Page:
After cutting off a piece we would turn it over. That would prevent it from rolling up, but we would have to stand on it facing the end and pull it up to bend it a bit near the end so it would lay flat. It could be made to lay flat if you worked at it a bit. It can be dangerous though. Like gix says, be careful.
Gardening at 5000 feet elevation, zone 4/5 Northern Utah, Frost free from May 25 to September 8 +/-

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gixxerific
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Good point James. I forgot to mention the fact that you need to bend the other way to get the "roll" out of it. Especially with something heavier like CRW. It can be dangerous and mess you up. I have seen it happen myself the same way James was talking about. I had to put my dog inside while I was putting up my fencing cause I knew she would be all over it and one slip and she might have been rolled up in that mess I had. :lol: I know what I doing and still I screwed up. It happens.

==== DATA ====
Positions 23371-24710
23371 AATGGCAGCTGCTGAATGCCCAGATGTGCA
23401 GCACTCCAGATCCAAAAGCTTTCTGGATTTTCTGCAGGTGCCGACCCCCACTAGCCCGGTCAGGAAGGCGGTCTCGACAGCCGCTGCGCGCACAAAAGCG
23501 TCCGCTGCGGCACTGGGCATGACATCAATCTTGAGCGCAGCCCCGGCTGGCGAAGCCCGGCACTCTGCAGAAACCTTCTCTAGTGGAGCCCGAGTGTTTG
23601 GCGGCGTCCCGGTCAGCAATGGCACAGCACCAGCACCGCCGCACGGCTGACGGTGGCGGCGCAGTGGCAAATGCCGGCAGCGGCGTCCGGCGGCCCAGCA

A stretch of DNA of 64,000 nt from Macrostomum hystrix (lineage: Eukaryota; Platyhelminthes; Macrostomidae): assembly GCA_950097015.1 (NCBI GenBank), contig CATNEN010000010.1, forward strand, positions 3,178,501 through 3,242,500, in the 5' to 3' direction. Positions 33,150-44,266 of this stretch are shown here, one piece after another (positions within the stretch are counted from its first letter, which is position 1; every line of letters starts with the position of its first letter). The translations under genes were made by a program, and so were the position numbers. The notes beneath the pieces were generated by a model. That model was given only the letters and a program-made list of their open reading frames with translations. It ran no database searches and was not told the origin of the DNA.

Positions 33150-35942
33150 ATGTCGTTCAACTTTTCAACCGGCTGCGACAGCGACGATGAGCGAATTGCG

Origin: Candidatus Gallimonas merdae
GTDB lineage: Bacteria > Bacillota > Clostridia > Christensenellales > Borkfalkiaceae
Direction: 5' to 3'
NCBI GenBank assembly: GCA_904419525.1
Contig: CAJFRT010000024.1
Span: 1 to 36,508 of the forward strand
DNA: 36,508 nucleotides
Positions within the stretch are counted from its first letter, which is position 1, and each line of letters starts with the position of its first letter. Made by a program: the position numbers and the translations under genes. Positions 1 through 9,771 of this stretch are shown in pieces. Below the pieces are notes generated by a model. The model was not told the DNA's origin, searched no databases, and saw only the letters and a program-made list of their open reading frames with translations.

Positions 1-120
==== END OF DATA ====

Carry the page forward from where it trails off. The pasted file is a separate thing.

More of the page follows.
Don't let us scare you away from this, it is a great idea and will work wonderfully. But be aware of what you are doing at all times and please have someone help you, it is not an easy task by yourself, look at what I did. :oops: Once you have it worked into the shape you want it, you should be good with it staying.

I say go for it. But I would be very upset if you got hurt messing with this. :cry: I would love nothing more than to come do it for you but I'm am sorry to say that is not feasible.

Good luck Apple it if you need any advice please PM me or James for that matter if he doesn't mind. I just worry about you my friend.

Dono

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applestar
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Wow thanks so much you guys! ...and ummm I have to say I AM a bit nervous now and not sure at all if I could do the whole unrolling and cutting thing. (...wish you lived closer too Gixx. :wink: )

I guess I'll ask BIL first and see what he says.
I went out and counted, and the ones he got me before were 84"x42" (14x7 squares) -- Not even sure how we ended up with these dimensions if they come in 6' wide rolls, but he did say his buddy wanted me to tell him the size I wanted by number of squares. I'll have a better idea what to expect this time.

And maybe I'll see if there is a place that sells the kind of fencing Marlingardener was talking about.

Thanks again! :D